Chris Hill: We’ve got the latest headlines from Wall Street, Malcolm Ethridge from the Tech Money Podcast is our guest. As always, we’ve got a couple of stocks on our radar, but we begin with the big macro. The US economy added 428,000 jobs in April, making it the 12th consecutive month of adding at least 400,000 jobs. On Wednesday, the Federal Reserve increased interest rates by a half percent after the rally on Wall Street late Wednesday afternoon. The market promptly tanked on Thursday with the Nasdaq falling five percent. So, Ron, busy week between economic data and the markets. Where do you want to begin?
Ron Gross: Chris, would it help if I said Uncle?
Chris Hill: Yes.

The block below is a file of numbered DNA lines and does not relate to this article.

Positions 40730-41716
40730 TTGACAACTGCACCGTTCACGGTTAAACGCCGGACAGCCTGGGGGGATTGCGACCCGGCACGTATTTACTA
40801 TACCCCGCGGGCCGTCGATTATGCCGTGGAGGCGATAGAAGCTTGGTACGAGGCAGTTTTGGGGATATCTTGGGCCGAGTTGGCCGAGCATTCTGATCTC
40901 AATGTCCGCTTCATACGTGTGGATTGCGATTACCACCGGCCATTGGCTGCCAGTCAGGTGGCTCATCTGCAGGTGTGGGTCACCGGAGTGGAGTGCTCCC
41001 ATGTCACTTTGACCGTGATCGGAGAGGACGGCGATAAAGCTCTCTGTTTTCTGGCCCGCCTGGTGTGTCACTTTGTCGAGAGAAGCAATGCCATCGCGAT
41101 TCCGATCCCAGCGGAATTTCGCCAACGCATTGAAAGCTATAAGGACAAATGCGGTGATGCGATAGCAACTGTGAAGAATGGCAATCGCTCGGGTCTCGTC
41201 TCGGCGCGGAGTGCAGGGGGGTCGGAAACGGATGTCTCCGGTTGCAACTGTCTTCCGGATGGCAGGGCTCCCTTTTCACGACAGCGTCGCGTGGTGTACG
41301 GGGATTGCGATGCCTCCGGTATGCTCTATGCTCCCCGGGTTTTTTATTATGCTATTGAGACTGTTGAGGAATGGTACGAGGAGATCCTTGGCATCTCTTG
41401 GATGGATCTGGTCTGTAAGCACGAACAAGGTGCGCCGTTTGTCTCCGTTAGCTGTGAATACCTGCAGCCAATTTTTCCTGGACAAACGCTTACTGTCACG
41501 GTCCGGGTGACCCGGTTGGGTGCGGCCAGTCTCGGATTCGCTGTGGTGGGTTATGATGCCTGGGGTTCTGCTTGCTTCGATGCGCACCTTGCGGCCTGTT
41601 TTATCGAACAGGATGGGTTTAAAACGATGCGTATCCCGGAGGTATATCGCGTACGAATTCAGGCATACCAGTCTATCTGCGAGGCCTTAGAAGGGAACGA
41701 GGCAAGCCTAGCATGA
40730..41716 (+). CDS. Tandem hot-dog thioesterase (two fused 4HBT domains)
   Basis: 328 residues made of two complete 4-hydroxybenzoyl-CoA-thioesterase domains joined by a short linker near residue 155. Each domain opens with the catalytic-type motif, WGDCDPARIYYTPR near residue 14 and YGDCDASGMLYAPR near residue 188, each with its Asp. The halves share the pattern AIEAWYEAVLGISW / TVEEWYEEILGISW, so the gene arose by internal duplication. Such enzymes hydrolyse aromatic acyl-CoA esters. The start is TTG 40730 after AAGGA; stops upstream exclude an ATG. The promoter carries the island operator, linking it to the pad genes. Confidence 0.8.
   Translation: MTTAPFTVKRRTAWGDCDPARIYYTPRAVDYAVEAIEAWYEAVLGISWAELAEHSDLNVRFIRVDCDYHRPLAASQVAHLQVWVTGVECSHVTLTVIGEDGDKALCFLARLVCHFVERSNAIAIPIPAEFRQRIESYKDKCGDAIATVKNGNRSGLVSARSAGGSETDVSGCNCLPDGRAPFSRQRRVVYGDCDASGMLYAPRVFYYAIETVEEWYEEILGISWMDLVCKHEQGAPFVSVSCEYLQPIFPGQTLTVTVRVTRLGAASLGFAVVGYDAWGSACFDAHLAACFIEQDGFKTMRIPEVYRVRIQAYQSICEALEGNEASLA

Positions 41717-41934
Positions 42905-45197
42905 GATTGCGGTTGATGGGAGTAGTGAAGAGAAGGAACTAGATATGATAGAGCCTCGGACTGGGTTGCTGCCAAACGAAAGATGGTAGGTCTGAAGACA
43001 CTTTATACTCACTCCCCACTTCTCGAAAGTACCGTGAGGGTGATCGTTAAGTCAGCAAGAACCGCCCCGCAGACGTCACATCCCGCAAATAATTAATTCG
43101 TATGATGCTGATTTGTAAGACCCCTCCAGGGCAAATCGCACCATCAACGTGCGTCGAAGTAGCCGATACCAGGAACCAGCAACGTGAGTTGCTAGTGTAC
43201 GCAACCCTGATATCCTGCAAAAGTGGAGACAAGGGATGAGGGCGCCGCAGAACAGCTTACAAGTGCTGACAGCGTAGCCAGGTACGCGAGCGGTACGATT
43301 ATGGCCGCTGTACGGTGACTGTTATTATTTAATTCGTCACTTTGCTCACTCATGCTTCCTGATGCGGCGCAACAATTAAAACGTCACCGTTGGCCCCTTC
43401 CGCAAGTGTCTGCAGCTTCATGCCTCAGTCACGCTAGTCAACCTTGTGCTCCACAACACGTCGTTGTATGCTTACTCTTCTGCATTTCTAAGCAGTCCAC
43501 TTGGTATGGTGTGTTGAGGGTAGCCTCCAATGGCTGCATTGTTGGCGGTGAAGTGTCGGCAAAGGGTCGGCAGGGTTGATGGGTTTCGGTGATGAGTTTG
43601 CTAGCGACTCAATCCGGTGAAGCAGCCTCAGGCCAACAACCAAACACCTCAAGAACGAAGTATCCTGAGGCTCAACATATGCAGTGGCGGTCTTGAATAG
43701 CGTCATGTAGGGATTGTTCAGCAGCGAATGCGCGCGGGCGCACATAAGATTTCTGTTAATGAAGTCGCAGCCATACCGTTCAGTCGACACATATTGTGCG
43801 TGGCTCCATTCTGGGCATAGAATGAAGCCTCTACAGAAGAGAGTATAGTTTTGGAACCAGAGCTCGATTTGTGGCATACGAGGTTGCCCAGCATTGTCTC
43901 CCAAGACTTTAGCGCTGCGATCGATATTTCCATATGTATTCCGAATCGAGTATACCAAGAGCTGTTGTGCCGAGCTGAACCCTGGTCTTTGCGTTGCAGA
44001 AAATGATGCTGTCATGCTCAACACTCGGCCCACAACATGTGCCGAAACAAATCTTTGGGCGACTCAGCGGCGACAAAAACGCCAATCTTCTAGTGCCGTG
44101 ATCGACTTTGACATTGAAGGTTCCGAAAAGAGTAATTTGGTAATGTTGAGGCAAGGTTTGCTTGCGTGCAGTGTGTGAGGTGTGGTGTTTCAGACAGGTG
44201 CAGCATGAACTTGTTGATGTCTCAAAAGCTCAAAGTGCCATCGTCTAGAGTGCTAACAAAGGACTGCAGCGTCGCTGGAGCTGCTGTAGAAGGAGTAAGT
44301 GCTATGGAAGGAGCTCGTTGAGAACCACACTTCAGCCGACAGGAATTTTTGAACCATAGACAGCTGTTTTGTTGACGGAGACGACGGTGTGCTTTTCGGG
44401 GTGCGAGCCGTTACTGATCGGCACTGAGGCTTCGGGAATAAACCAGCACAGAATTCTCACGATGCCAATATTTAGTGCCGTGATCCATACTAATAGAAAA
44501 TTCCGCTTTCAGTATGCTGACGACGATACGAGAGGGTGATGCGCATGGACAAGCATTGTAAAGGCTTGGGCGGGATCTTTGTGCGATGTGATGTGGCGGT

Ron Gross: Because this is no fun at all. Tough times out there for sure. As you mentioned, we did get another strong jobs report, but that, by no means, tells us the whole story. Unemployment does remain low at 3.6 percent, but wages aren’t keeping up with that very high inflation rate. As you mentioned, we did have this week’s 50 basis-point interest rates hike from the Fed, with definitely more to come in an attempt to fight that inflation. Interestingly, we actually saw GDP decline in the first quarter, with some actually predicting a recession on the horizon, and as in all investors are seeing, we have individual companies digesting lots of stuff. All the things that came as a result of COVID, certain demand for certain products that are now coming back down to Earth, supply chain disruptions, China cautiously returning to work after being on lockdown. We obviously have high inflation, removal of stimulus, higher interest rates, devastation in Ukraine. Thursday, as you said, the market just really tanked. I thought maybe we were on the upswing, but I think, despite all of this, you have to stay invested. You have to keep investing. I guess that’s my overall message and advice. Stay in the market. Keep putting money into the market.